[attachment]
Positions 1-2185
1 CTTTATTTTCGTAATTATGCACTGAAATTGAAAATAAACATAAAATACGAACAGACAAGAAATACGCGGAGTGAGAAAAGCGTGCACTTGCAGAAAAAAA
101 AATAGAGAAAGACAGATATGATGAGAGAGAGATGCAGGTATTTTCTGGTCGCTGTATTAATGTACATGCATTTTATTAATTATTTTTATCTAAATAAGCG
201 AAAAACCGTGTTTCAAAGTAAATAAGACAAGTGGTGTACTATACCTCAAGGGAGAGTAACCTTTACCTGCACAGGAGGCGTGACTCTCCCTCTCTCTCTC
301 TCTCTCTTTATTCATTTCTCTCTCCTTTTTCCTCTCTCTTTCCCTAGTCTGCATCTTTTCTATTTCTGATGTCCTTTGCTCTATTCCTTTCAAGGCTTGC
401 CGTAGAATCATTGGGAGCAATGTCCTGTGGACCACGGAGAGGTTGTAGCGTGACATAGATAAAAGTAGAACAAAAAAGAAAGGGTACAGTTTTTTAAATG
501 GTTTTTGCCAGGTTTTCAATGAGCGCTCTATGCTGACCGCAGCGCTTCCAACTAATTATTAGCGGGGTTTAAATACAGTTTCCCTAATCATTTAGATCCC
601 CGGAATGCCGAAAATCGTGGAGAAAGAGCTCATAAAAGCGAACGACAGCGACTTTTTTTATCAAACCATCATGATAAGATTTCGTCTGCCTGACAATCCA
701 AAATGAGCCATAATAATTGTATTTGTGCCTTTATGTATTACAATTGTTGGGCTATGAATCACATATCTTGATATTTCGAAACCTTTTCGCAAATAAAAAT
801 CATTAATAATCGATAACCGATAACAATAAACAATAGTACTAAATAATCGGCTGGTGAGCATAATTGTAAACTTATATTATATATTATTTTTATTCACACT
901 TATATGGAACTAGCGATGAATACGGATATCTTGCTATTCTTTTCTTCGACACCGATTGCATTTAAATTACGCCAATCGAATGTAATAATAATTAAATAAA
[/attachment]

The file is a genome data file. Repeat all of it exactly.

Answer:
Positions 1-2185
1 CTTTATTTTCGTAATTATGCACTGAAATTGAAAATAAACATAAAATACGAACAGACAAGAAATACGCGGAGTGAGAAAAGCGTGCACTTGCAGAAAAAAA
101 AATAGAGAAAGACAGATATGATGAGAGAGAGATGCAGGTATTTTCTGGTCGCTGTATTAATGTACATGCATTTTATTAATTATTTTTATCTAAATAAGCG
201 AAAAACCGTGTTTCAAAGTAAATAAGACAAGTGGTGTACTATACCTCAAGGGAGAGTAACCTTTACCTGCACAGGAGGCGTGACTCTCCCTCTCTCTCTC
301 TCTCTCTTTATTCATTTCTCTCTCCTTTTTCCTCTCTCTTTCCCTAGTCTGCATCTTTTCTATTTCTGATGTCCTTTGCTCTATTCCTTTCAAGGCTTGC
401 CGTAGAATCATTGGGAGCAATGTCCTGTGGACCACGGAGAGGTTGTAGCGTGACATAGATAAAAGTAGAACAAAAAAGAAAGGGTACAGTTTTTTAAATG
501 GTTTTTGCCAGGTTTTCAATGAGCGCTCTATGCTGACCGCAGCGCTTCCAACTAATTATTAGCGGGGTTTAAATACAGTTTCCCTAATCATTTAGATCCC
601 CGGAATGCCGAAAATCGTGGAGAAAGAGCTCATAAAAGCGAACGACAGCGACTTTTTTTATCAAACCATCATGATAAGATTTCGTCTGCCTGACAATCCA
701 AAATGAGCCATAATAATTGTATTTGTGCCTTTATGTATTACAATTGTTGGGCTATGAATCACATATCTTGATATTTCGAAACCTTTTCGCAAATAAAAAT
801 CATTAATAATCGATAACCGATAACAATAAACAATAGTACTAAATAATCGGCTGGTGAGCATAATTGTAAACTTATATTATATATTATTTTTATTCACACT
901 TATATGGAACTAGCGATGAATACGGATATCTTGCTATTCTTTTCTTCGACACCGATTGCATTTAAATTACGCCAATCGAATGTAATAATAATTAAATAAA